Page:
Of course, chasing out a species in the name of preservation is flirting with the notion of “population control” in hunting. And that, in turn, touches close to how “whaling” got started out of a perception that the species were over-abundant, which… well. I encourage you to continue that line of thought either here or maybe here.
And this article wouldn’t be complete without a passing nod to how arbitrary Pokémon classification can be. With the sheer number of critters running around, the developers saw fit to put Pokémon into broad “families”, reasoning that two creatures vaguely related, like both being birds or plants, should be close enough for the two to do a mating dance together. Fair enough. Except Wailord is a whale, which is technically a mammal, putting it in both the “ocean life” and “mammalian” buckets. This results in a situation where a Wailord and a Skitty, by the fluke of them both being based on real mammals, can go into the game’s “day-care” and come back having laid an egg together.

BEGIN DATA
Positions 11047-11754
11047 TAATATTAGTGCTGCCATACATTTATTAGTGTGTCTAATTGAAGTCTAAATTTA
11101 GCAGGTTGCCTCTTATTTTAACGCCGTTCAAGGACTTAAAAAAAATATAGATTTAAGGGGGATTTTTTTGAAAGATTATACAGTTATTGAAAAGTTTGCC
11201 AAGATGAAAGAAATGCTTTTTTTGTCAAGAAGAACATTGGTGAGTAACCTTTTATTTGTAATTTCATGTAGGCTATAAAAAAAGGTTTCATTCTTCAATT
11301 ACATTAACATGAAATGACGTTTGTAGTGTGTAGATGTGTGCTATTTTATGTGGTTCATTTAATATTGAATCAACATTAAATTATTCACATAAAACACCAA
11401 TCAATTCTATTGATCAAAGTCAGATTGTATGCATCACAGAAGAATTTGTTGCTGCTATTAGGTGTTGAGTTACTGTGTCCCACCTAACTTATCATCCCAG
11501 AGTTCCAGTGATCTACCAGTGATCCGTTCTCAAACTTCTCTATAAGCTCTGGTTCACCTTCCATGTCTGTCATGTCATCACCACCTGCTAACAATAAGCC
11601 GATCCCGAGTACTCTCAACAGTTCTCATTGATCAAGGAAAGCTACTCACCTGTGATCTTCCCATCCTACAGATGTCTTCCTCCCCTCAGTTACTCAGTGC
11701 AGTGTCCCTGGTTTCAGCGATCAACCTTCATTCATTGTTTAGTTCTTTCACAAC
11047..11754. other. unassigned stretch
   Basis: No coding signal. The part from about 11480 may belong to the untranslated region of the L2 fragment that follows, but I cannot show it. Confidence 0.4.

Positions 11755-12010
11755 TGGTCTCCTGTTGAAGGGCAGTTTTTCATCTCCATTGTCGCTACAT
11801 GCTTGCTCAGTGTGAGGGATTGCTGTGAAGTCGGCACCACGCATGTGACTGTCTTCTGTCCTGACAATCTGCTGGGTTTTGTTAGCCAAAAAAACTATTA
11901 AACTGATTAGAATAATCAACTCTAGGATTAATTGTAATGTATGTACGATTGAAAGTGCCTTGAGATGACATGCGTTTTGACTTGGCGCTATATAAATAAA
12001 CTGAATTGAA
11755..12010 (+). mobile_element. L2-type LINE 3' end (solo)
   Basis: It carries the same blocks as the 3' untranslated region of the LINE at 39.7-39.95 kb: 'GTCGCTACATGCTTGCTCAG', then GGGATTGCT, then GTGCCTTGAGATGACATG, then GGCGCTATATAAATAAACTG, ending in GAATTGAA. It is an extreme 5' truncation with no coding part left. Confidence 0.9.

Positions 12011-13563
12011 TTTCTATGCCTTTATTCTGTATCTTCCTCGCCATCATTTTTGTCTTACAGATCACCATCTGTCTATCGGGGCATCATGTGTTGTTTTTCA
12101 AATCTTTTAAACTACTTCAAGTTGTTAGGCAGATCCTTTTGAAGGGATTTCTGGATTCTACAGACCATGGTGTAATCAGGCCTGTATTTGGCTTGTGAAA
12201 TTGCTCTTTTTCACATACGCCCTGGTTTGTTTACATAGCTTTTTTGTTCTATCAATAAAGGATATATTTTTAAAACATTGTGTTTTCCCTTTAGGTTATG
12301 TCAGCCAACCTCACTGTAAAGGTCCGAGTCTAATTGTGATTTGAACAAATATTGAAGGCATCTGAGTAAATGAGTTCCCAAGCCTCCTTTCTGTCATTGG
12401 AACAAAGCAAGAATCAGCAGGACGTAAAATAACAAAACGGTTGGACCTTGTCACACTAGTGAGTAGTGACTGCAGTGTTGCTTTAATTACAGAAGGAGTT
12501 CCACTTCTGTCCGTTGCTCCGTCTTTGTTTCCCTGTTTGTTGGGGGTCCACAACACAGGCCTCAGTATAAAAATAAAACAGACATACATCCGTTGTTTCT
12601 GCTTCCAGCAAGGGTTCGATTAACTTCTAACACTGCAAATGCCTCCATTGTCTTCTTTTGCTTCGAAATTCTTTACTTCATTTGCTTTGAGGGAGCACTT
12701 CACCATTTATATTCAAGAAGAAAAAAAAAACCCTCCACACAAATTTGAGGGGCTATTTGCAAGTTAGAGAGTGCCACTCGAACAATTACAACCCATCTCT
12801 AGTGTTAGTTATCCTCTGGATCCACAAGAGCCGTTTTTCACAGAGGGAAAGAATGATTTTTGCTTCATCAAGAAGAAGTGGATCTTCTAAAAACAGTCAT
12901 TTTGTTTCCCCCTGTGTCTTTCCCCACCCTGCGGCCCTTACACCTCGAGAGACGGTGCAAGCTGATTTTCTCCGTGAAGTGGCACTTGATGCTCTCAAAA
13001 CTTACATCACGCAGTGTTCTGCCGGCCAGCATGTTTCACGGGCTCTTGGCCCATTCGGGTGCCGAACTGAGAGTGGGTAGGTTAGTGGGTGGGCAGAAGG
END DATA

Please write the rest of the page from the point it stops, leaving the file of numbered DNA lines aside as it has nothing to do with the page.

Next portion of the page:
Don’t think about it too hard.
Wailord is one of those cases like Diglett where, for all her simplicity, she makes for a fantastic sight gag. Sure enough, every single time the game sees fit to render the Pokémon in a new way, like having them follow behind you as you walk or their toy-like forms in the Rumble subseries, one of the first questions is inevitably “okay, but how big is Wailord?” as a short-hand for how generic or individualized each Pokémon will be. She’s just immediately striking, to the point that spotting them is a tourist attraction in-universe as well as it is in real life, and that’s hard to do away with entirely.
That said, many of the Pokémon games don’t take place in environments where it makes sense to encounter a fifty-foot whale, leaving her out-of-place in, say, a dungeon-crawler. This is one that we love, but that ultimately makes more sense to keep in Reserve for when she can make the right impact – though hopefully often.